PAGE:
Updated: Mar 28
Dear Asian Youth,
When I was growing up, I had always known I was Asian. It sounds silly, but being Asian seemed like an integral part of my life; I ate the foods, followed our traditions and customs, was involved with Filipino organizations, and had many Filipino friends. Being Asian was, and is, a very important part of my life.
Throughout the fourteen years I have lived, I’ve been involved in many career-based clubs, for my parents are always suggesting that I join organizations like FBLA, HOSA, and many others. Many Asians encourage getting involved in STEM and other “academic” clubs and activities, but I’ve never found a complete interest in that area. I’ve always known that being Asian was a significant aspect of my life, but because of this, I’ve never been sure if I’m worthy of calling it mine.
In elementary school, I thought of myself as an amazing student; I got astounding grades (even though they didn’t really matter), rarely got in trouble, and had a lot of friends. At the time, I was extremely proud because doing well felt like a part of my identity as a Filipino. Every now and then, I would get a comment like, “You’re only smart because you're Asian,” and I would think to myself, “Wow, I’m living up to my Filipino heritage!” At the time, being Filipino, and being Asian in general, meant absolutely nothing but good grades.
In elementary school, many things about yourself go unnoticed. I was entirely aware of the fact that I was Asian, yet I didn’t understand the weight behind it; I couldn’t have told you what it’s like to be an immigrant or what it’s like to come from poverty. I wasn’t able to comprehend what being Asian meant to my parents, or why we’re always so proud of our heritage.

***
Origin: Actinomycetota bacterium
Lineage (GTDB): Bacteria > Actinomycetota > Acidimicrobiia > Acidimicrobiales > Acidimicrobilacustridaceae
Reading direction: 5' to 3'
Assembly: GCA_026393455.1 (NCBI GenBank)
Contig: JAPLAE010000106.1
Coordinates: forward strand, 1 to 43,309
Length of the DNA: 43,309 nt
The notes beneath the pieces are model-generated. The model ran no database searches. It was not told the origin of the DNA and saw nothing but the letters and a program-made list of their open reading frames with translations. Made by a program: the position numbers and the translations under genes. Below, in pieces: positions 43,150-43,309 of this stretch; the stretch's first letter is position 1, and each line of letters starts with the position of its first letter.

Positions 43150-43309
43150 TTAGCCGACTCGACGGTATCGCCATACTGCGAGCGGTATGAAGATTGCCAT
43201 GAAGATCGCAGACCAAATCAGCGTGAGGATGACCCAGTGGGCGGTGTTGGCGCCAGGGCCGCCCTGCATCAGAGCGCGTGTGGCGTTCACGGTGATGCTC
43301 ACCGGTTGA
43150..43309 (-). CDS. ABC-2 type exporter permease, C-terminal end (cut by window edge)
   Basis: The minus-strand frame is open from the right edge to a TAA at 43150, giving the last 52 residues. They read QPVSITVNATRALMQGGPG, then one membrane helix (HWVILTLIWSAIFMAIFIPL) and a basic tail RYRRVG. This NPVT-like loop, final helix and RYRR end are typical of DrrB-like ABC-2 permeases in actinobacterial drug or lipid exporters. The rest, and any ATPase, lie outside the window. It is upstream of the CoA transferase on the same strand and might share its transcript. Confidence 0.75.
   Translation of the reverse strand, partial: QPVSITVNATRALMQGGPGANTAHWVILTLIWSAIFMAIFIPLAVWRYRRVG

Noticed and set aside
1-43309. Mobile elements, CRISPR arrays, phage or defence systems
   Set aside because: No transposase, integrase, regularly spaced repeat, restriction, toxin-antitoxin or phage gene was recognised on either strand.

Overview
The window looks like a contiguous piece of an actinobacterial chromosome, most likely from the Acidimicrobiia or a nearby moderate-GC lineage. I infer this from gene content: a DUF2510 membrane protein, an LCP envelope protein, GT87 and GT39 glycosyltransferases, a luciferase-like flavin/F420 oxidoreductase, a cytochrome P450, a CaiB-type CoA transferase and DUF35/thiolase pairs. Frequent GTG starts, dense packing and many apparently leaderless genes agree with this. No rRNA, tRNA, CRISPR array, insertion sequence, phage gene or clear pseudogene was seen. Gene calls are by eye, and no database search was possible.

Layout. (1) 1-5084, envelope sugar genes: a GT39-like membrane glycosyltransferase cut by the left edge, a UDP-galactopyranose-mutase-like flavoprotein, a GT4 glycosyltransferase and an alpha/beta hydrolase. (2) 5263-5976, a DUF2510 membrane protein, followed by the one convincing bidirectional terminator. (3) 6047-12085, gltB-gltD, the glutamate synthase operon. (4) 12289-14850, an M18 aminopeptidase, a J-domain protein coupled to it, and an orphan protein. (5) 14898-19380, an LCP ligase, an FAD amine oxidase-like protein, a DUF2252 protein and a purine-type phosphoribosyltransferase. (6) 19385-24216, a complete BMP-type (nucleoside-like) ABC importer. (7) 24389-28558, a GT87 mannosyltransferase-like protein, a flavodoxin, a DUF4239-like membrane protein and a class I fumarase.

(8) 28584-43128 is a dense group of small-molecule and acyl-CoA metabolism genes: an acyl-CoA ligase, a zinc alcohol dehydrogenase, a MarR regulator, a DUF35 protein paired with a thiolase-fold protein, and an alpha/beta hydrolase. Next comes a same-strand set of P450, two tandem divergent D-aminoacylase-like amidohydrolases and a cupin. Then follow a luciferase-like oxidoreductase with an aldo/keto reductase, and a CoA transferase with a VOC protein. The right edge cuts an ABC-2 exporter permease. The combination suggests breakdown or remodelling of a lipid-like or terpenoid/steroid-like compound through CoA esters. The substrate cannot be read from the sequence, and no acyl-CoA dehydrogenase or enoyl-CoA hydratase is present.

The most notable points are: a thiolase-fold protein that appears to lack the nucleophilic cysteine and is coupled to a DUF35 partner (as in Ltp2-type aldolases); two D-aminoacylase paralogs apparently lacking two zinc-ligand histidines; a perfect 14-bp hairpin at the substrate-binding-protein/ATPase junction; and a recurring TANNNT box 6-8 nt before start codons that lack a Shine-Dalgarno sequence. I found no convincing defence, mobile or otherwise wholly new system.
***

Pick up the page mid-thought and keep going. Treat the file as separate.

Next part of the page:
Along came middle school.
In middle school, my self-esteem skyrocketed. I had moved to a new county, and it was an entirely new experience. I played the trumpet in band and genuinely believed that I was the most talented person in the room because I was able to get high grades and be amazing at playing an instrument at the same time. I believed I had the organizational skills and capabilities to manage both, and thought of myself as the most responsible person ever, the model student.
My parents always told me how proud of me they were: “Study hard,” they would always say, “get a job that makes a lot of money.” I had always told people that I wanted to be a doctor even though I had no idea what they did. I just wanted money and to make my parents happy.
But things changed when I discovered my love for theatre.
The summer before eighth grade, I auditioned for a musical at a nearby community theater. It wasn’t my first, but I enjoyed it so much that I wanted to get involved with other theatrical opportunities in my area.